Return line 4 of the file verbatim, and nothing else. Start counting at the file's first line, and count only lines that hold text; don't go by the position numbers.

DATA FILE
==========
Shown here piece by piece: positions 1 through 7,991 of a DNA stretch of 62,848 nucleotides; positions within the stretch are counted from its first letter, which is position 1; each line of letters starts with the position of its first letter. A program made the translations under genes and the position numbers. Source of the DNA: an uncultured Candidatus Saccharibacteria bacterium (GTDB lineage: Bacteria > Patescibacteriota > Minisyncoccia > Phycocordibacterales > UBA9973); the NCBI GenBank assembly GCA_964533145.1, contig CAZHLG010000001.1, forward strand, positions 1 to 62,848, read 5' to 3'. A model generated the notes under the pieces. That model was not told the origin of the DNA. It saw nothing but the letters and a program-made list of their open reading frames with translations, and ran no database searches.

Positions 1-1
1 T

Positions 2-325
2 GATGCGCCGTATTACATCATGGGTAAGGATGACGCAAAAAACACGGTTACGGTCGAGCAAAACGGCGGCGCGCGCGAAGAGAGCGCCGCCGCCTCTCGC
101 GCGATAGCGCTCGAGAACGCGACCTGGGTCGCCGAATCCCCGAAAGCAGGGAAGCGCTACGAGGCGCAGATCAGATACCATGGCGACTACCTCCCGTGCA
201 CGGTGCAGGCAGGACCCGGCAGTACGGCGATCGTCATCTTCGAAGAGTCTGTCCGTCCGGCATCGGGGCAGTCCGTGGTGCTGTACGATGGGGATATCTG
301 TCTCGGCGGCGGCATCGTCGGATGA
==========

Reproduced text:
Positions 2-325